Economics

A Desire Named Streetcar, Chapter XXVIII

|


When we last checked in on the Queen City Express to Nowhere, a.k.a. the Cincinnati Streetcar Boondoggle Coming Soon to a Town or City Near You if it Hasn't Already it Certainly Will Be Just You Wait Goddamnit, Cincinnati was over $50 million in the red but was bravely pledging $2.6 million to get the pork party started on a streetcar line that was somehow going to rejuvenate a place arguably best known for a '70s-era sitcom about what a dump it all was. How's this for a new slogan for the fabled Porkopolis, "America's most beautiful inland city" in the estimation of alcoholic Nobel laureate Winston Churchill: Come for the race riots, stay for the streetcar!

Well, now the city council there has approved $64 million in bonds (read: debt) to push forward with the $128 million project (whose price tag will jump up the second the first spike is driven into the ground). The fiscally prudent twist? The learned council of elders has made a pledge not to start the program until they double the amount they've committed with state and federal grants. Thanks, fellas.

This is, in a nutshell, why virtually every town, state, and federal government in the U.S. is more broke than an electric football game on the day after Christmas. As Matt Welch likes to put it: We are out of money. And we're not going to change that by lapsing into some damn-the-torpedoes-when-the-going-gets-tough-the-tough-go-shopping spree. In fact, that's only gonna make things worse.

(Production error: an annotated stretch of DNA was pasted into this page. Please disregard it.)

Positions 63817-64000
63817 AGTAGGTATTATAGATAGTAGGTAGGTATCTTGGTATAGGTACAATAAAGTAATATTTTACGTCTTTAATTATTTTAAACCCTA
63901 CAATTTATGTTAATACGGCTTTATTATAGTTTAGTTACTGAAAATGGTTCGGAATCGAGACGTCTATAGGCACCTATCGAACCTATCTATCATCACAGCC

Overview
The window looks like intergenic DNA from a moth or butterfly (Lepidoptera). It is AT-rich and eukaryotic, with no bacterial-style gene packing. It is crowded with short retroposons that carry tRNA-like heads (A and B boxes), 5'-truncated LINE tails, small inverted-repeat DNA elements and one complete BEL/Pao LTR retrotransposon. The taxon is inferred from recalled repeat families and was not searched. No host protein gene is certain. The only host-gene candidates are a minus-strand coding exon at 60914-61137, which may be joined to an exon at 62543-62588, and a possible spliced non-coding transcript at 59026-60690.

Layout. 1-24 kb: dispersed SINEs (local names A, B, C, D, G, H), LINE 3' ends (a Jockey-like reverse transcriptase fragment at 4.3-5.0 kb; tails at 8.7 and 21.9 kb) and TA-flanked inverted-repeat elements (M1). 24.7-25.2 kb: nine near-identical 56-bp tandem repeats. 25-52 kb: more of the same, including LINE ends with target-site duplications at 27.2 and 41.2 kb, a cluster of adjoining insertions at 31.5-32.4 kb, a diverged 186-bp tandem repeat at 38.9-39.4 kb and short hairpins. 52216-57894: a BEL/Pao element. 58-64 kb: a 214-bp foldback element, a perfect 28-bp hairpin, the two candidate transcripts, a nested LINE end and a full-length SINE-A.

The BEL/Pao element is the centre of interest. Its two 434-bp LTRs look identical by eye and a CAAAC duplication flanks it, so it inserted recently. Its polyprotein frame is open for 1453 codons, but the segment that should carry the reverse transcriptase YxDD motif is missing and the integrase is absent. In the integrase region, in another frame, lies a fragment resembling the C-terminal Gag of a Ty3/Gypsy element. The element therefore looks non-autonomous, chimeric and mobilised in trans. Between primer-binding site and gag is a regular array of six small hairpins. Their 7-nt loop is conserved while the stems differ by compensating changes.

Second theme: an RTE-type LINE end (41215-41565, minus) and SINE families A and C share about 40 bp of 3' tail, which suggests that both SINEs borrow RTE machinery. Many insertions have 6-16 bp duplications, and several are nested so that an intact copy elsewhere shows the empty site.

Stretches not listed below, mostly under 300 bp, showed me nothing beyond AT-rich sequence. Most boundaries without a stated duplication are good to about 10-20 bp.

Try telling that to Cincinnatians, who purr such monetary hairballs in the Enquirer as:

"The question isn't whether we can afford to build the streetcar… The question is whether we can afford not to."

"Yes, there are some risks here… But we have to be bold enough to take those risks if we're going to grow this city and region."…

"This is a major first step," said Mayor Mark Mallory, who minutes before the meeting began was still meeting privately with council members to allay concerns that the bonds potentially could commit the city to a project it might not be able to complete or afford to operate.

Read more here.

And when your local councilman or mayor or senator or president or Better Business Bureau fundraiser comes around and tells you the only thing that keeps your hometown or state or region or country from being world class is the lack of a 19th-century technology that costs bazillions to build, bazillions to operate, and bazillions to tear down and start over when the monorail is the nostalgic wave of the future, tell 'em to lower your taxes, cut stupid regulations, and go to hell.

And not on a streetcar, because that will take way too long.